As today’s businesses increasingly rely on IT systems and data to keep operations running at peak efficiency, it is more important than ever to ensure those systems can function even in the face of power disruptions.
That is why a quality uninterruptible power supply (UPS) can mean the difference between business as usual and lost data and hours. UPSs can provide anywhere from a few minutes of backup power – enough to safely shut down workstations and servers or allow backup generators to kick in – up to several hours for certain equipment.
Understanding how to choose a UPS that is the best fit for your organisation requires having a firm handle on how much power your IT and other critical systems draw and your tolerance for downtime for each application.
In this UPS buying guide, Vertiv and Atrix – a Vertiv partner for 10 years – walk you through the UPS essentials and the buying criteria to consider.
Buying the right UPS: key considerations
1. Determine the size of the load that needs UPS protection, and, hence, the capacity of the UPS
Step one is assessing which IT or electronic devices warrant UPS battery backup protection and the power required by each device so that you can calculate the required UPS capacity. Assess what applications each component supports and how the loss of that application will affect your organisation. The required UPS capacity is the sum of the power consumption of the devices to be connected to the UPS.
2. Assess the required UPS runtime for critical devices and applications
Step 2 is to determine the desired UPS runtime for continued operation in case of a power failure.
If you have a generator for extended backup power, the required runtime of the UPS may only be a few minutes (~5 minutes) to safely start-up and transition to the generator. On the other hand, your primary goal may be to have enough runtime (~5 to 10 minutes) to safely shutdown servers and workstations to avoid any data loss or corruption.
Keep in mind that, in general, the more equipment you connect to a single UPS, the shorter its overall runtime will be. An alternative may be to use separate UPS’ for certain applications.
3. Determine the number of outlets required
Add up the number of devices that you need the UPS to support, and make sure the UPS has enough outlets to meet your immediate needs, and leave some room for growth.
Alternatively, you can use a power distribution unit (PDU) to provide additional outlets, but be careful not to overload the UPS.
Some UPS models also include outlets that only support surge protection. These outlets do not provide battery backup. Make sure you understand the features of the UPS you are buying and that it has enough battery backup outlets to meet your needs.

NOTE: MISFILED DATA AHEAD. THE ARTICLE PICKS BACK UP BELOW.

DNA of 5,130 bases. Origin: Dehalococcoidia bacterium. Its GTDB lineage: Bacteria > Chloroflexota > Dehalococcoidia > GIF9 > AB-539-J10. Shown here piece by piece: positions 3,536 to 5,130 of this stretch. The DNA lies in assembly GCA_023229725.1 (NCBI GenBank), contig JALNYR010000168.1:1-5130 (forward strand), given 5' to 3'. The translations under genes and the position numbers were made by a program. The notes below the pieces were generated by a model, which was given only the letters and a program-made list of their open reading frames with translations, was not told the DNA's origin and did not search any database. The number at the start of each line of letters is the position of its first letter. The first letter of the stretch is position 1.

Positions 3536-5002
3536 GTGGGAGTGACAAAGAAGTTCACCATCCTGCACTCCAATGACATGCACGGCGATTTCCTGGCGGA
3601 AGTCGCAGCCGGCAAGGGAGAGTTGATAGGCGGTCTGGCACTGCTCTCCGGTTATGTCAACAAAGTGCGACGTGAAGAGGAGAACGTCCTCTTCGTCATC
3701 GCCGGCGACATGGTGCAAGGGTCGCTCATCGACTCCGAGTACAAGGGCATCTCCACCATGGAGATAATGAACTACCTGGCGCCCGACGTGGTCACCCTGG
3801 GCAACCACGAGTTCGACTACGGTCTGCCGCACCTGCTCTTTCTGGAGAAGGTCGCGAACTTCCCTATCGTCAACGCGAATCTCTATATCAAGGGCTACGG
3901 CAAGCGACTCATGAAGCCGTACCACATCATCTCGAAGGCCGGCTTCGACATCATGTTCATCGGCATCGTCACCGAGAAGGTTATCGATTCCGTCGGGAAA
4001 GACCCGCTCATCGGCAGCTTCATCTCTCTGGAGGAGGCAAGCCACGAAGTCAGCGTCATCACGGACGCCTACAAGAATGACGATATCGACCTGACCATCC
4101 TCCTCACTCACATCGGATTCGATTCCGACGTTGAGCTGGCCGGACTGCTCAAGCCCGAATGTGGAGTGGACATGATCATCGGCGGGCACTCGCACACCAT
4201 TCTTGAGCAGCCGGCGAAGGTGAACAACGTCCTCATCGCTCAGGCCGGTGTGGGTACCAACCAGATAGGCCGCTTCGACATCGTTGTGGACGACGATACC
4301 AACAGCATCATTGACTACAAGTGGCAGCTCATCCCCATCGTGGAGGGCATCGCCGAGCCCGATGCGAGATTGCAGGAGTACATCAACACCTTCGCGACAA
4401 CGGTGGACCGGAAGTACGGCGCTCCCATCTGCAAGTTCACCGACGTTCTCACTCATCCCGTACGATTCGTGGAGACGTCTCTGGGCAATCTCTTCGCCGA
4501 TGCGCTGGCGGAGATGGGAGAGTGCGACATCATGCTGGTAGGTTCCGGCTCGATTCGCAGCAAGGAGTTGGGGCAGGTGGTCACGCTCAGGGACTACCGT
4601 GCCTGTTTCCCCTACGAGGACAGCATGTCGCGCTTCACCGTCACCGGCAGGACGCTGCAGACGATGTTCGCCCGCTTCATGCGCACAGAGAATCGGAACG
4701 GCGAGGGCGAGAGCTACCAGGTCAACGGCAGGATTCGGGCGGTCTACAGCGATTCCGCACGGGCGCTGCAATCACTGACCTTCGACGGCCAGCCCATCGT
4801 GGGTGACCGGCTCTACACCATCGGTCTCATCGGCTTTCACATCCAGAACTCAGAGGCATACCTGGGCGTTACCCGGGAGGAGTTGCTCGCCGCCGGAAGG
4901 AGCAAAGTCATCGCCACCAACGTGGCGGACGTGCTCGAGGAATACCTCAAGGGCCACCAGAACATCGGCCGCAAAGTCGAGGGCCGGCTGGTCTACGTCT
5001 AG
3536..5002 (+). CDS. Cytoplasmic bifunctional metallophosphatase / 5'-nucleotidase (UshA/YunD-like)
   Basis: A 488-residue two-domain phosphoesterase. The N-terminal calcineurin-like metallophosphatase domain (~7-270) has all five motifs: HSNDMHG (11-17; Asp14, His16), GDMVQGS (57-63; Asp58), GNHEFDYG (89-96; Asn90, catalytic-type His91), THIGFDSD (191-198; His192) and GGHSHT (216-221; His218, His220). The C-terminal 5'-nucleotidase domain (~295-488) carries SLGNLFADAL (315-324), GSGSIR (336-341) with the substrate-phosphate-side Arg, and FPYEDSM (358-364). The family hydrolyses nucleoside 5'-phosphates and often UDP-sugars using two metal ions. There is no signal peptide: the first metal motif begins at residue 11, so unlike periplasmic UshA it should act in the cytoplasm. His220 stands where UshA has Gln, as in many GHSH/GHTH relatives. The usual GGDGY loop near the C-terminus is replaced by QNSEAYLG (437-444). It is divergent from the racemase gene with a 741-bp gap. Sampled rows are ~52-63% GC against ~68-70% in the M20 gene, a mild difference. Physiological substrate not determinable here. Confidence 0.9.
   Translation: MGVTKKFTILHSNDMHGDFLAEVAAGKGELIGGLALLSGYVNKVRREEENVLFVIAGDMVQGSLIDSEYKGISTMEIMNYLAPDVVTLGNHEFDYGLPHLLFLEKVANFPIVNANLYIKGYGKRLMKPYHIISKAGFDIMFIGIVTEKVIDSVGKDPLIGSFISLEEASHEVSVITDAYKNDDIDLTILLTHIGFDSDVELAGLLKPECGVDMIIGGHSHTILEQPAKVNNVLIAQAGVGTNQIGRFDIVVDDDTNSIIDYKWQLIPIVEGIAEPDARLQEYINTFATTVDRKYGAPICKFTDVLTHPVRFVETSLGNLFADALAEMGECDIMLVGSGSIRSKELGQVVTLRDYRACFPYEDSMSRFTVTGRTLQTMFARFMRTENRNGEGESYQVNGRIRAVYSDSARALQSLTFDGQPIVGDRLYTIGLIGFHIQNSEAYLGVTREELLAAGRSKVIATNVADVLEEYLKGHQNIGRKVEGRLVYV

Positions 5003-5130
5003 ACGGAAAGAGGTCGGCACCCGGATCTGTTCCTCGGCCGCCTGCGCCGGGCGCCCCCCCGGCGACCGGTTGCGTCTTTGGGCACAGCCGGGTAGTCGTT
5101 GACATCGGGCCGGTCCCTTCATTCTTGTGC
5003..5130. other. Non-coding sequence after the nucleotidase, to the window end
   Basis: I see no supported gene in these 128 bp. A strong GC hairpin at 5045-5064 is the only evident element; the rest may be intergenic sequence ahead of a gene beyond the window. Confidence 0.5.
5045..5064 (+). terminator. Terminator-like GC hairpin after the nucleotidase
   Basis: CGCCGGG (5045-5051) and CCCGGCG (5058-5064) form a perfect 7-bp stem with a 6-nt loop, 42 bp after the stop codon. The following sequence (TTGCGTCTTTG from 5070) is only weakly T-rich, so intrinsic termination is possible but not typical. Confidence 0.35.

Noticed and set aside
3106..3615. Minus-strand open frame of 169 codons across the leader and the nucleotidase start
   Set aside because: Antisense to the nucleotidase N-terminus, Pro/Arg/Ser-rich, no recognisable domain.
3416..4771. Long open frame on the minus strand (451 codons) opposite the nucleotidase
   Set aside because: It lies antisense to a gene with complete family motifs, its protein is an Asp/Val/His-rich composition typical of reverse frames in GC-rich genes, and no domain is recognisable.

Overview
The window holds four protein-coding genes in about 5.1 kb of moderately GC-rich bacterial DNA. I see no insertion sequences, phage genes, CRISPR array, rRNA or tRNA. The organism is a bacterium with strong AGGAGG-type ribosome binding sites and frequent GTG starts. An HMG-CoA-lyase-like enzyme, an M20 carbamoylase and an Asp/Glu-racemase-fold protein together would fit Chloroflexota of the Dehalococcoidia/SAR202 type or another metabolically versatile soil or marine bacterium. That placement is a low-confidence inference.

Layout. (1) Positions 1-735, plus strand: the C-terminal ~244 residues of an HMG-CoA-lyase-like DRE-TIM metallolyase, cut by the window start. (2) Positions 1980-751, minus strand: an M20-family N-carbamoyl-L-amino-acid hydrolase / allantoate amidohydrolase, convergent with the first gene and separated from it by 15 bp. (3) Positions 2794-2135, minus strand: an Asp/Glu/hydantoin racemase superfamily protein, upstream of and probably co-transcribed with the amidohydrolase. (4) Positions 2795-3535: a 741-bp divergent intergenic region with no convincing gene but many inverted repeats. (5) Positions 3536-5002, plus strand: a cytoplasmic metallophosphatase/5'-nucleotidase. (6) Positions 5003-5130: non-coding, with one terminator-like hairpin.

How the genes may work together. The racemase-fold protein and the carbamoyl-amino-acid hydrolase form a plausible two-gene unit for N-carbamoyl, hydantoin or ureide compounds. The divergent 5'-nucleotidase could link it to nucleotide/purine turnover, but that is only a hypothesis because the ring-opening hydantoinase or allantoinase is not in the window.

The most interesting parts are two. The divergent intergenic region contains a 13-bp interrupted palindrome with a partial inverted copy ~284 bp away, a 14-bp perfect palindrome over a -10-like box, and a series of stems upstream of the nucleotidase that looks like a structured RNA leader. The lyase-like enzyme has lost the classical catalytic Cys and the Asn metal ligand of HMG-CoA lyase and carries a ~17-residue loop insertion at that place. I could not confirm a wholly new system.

4. Consider UPS installation requirements
UPSs come in a variety of sizes and form-factors. Tower models are standalone units that sit on the floor, or a desk or shelf, and often backup desktop computers, servers, and routers in an office environment.
Rack-mount UPS models are typically designed to fit in a standard 19-inch IT rack along with other IT equipment. Rack-mount UPSs vary in size, and their height is measured by how many vertical slots it occupies in the rack. Each space is known as a “U” and measures 1.75 inches.
UPSs designed to use lithium-ion batteries tend to be smaller and lighter than similar models that use traditional lead-acid batteries, enabling you to fit more backup power capacity in the same space – or the same capacity in a smaller space.
UPS Advanced Features
UPSs can differ considerably in the exact set of features they support. The following are additional common features found in modern UPSs that you may want to consider.
Remote Monitoring and Management
UPSs with built-in network ports or support for network management cards (NMCs) can be monitored and managed remotely. This is especially important for UPSs installed in branch offices or edge locations with limited or no IT staff on site. In this case, a centralized IT or facilities group can monitor the status of all UPSs and be notified of issues such as batteries that need replacement.
Remote UPS Outlet Control
Some UPS models include outlets or outlet groups that can be managed remotely, including the ability to monitor energy usage, and cycle power or turn off these outlets or outlet groups. This can enable someone in a remote operation centre to reboot a hung server or network switch, for example.
LCD Control Panel
From a local perspective, an LCD screen on the UPS can display useful information such as battery health and power conditions, and facilitate local management and control of the UPS.
User Replaceable Batteries
No battery lasts forever, and UPS batteries are no exception. Consider models that feature a removable panel that makes it easy for the user to replace the batteries, rather than having to call a service technician.
Lithium-ion batteries are becoming more common in UPSs and for a good reason. They can easily last twice as long as traditional lead-acid batteries yet weigh far less and take up less space. In many cases, the lower total cost of ownership (TCO) of a UPS with lithium-ion batteries will make them well worth the additional up-front cost.
Some UPS models support external battery packs that can provide extended runtime beyond what a UPS’s internal battery offers.
ECO-mode for Energy Savings
UPS Eco-mode seeks to save energy by bypassing the voltage regulation and/or energy conversion processes of the UPS if it determines that the utility input power is of good quality, to save energy.
Atrix Business Products Pty Ltd has been a Platinum Solutions Partner of Vertiv for more than a decade, and it can help you in selecting and installing the best UPS in any location in Australia. To talk to an Atrix representative, please contact Anthony Searle at Anthony@atrix.com.au.